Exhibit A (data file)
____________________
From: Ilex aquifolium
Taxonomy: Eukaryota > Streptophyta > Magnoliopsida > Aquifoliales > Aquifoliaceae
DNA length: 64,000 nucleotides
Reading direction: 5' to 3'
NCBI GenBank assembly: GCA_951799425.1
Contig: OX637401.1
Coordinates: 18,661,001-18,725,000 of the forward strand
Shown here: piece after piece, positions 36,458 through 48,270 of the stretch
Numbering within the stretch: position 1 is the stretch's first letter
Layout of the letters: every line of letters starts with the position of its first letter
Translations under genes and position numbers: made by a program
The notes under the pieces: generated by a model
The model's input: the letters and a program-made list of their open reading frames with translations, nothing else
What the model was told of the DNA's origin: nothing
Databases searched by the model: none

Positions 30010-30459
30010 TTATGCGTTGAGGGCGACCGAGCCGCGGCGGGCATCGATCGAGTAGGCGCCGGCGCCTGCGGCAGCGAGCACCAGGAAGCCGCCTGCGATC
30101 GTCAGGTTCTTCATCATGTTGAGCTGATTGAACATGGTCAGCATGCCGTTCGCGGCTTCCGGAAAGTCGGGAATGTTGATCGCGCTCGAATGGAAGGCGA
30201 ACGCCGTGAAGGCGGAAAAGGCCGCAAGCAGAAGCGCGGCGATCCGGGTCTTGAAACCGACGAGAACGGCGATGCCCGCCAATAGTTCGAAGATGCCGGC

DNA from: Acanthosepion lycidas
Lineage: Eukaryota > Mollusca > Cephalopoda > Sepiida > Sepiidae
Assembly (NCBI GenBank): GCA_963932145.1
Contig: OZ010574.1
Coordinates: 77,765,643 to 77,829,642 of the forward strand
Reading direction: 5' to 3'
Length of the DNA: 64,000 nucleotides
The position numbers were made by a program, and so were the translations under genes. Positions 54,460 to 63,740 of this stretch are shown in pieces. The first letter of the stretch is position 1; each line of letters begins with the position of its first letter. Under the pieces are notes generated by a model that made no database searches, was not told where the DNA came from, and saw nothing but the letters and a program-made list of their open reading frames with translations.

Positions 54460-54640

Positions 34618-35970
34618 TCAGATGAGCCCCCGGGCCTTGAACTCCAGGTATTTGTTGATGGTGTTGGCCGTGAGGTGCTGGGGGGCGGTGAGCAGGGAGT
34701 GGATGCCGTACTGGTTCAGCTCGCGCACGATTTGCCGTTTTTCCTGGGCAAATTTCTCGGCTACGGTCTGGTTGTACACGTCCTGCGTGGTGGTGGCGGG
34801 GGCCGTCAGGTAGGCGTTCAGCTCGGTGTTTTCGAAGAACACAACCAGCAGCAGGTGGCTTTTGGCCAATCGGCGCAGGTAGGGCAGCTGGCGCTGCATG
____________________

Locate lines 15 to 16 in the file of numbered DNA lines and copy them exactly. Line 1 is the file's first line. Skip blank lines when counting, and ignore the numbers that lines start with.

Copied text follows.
Databases searched by the model: none

Positions 30010-30459